Schematic of the stiffness control approach of Kinesis. Blue curve is the kinematic pattern stored in controller memory. Red is a representation of the kinematic range generated by the stiffness control approach.

The stiffness Kk of the torque field, in our approach, is modulated depending on gait events as follows. During stance, it is paramount to provide joint support to avoid knee collapse, therefore a high stiffness torque field is needed. During the swing phase the joint stiffness must be reduced, to allow for the contribution of stimulated muscles and passive dynamics to swing and move over a range of speeds. This is achieved by reducing the support of the exoskeleton through the torque field. In order to illustrate the concept, Figure 2 depicts the reference kinematic pattern in blue and the boundaries of the torque field in red. As initial criteria for choosing the value of the stiffness for both gait phases, we have followed the same approach developed in a previous work [28], where the knee stiffness during walking is modeled as linear with different values for stance and swing. The stiffness of the torque field, in our approach, varies from 6 Nm/deg for stance, up to 0 Nm/deg during swing if knee trajectory is fully developed by the stimulated muscle, and there is no need of exoskeleton support. Damping of the torque field Ck was tuned by trial and error to improve controller stability.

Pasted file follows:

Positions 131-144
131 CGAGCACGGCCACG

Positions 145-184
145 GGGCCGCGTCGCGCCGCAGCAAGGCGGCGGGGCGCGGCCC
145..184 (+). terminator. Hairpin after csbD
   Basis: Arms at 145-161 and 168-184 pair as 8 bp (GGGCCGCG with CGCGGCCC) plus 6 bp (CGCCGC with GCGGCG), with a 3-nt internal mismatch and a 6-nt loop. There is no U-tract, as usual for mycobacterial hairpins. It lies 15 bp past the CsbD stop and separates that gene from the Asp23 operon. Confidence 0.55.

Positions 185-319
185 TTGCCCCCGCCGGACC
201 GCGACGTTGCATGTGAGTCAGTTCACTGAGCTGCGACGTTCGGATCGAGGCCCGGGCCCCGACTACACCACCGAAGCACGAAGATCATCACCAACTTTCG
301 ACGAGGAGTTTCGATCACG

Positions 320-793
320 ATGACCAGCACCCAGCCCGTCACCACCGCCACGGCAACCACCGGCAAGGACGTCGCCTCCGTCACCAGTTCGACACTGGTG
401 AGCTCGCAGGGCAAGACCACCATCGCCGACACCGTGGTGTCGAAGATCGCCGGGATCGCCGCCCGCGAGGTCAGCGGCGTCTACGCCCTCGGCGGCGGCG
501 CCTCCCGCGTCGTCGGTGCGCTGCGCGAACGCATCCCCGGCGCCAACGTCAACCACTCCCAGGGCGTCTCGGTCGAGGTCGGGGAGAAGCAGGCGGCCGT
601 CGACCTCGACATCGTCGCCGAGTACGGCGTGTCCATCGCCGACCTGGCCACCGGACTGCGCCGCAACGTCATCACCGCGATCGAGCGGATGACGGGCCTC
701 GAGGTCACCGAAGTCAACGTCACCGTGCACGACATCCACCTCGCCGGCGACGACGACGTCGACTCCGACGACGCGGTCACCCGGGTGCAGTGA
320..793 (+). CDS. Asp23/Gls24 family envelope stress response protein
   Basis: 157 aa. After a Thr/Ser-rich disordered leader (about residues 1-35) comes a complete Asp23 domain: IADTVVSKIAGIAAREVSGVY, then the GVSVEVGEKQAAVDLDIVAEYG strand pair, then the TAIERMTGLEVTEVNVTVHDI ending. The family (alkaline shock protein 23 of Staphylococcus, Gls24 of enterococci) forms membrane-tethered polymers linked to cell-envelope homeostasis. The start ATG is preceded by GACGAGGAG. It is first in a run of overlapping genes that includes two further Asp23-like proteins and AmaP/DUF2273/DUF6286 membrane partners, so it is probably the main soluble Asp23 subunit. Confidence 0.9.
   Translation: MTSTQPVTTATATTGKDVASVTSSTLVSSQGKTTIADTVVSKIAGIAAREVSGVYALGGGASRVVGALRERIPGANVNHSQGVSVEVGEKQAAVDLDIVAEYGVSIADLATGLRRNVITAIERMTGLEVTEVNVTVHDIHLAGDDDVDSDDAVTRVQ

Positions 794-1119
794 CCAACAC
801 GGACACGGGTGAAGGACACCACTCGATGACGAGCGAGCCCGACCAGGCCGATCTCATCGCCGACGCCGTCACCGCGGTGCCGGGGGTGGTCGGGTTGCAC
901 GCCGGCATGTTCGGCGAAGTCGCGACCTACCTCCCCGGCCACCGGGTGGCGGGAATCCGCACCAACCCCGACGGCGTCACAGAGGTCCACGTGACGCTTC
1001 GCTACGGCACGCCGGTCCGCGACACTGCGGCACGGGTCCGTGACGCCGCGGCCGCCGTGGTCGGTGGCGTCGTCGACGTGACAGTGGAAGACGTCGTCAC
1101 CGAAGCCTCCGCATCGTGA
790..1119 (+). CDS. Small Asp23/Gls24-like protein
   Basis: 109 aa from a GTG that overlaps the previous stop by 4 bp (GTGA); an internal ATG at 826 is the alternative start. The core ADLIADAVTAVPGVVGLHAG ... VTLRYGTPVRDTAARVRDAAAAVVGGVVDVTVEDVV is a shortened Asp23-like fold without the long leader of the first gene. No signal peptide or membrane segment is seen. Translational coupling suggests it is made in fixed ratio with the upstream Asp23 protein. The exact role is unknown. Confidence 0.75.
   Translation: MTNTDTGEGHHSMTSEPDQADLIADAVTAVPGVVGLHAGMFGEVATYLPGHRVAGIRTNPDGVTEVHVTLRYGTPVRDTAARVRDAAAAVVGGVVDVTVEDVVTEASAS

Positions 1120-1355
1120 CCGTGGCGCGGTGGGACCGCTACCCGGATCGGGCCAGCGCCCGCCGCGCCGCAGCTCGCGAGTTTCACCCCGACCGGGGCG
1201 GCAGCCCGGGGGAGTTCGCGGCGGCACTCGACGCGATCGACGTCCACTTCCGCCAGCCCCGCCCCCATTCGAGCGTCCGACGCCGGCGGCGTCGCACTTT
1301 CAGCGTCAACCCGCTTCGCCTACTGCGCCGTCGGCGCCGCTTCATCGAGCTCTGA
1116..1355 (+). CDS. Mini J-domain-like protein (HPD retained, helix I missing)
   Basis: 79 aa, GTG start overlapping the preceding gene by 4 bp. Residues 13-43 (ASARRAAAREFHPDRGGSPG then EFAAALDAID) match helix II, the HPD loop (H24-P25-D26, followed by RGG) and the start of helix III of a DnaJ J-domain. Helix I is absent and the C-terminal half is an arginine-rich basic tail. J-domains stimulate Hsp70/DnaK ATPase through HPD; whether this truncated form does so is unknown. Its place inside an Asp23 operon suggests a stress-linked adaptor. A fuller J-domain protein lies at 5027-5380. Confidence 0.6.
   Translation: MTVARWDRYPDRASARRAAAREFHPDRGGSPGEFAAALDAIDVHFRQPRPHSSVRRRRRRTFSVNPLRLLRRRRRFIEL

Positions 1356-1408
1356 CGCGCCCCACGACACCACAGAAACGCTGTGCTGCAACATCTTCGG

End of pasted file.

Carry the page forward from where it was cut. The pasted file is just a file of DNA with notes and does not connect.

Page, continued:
Admittance control was chosen for implementing the control strategy, in order to achieve a stable behavior during the stance phase. The admittance control scheme is designed over a velocity control loop integrated within the electrical motor driver (American Motion Controls). Detection of gait events is performed by a finite state machine (t-FSMa) that gathers information from the sensors. The design of our time domain FSM is similar to other reported FSMs for ambulatory exoskeletons, take for instance [16, 28] (Figure 3).
Figure 3

Kinesis finite-state machine. The swing states of the t-FSM contains the operation of the c-FSM (labeled in red). Conditions for transition between states are not shown for simplicity.

Muscle fatigue estimator

As stated in the Introduction, one of the major drawbacks of electrically elicited movement by means of FES is the development of muscle fatigue. Research efforts have been directed to analyze pulse and train configurations to achieve a more physiological stimulation, thus generating more muscle force per pulse train and delaying the appearance of muscle fatigue [8, 2931]. However, muscle fatigue would eventually develop, and in our opinion very little attention has been paid to investigate strategies that may manage muscle fatigue during repetitive functional tasks.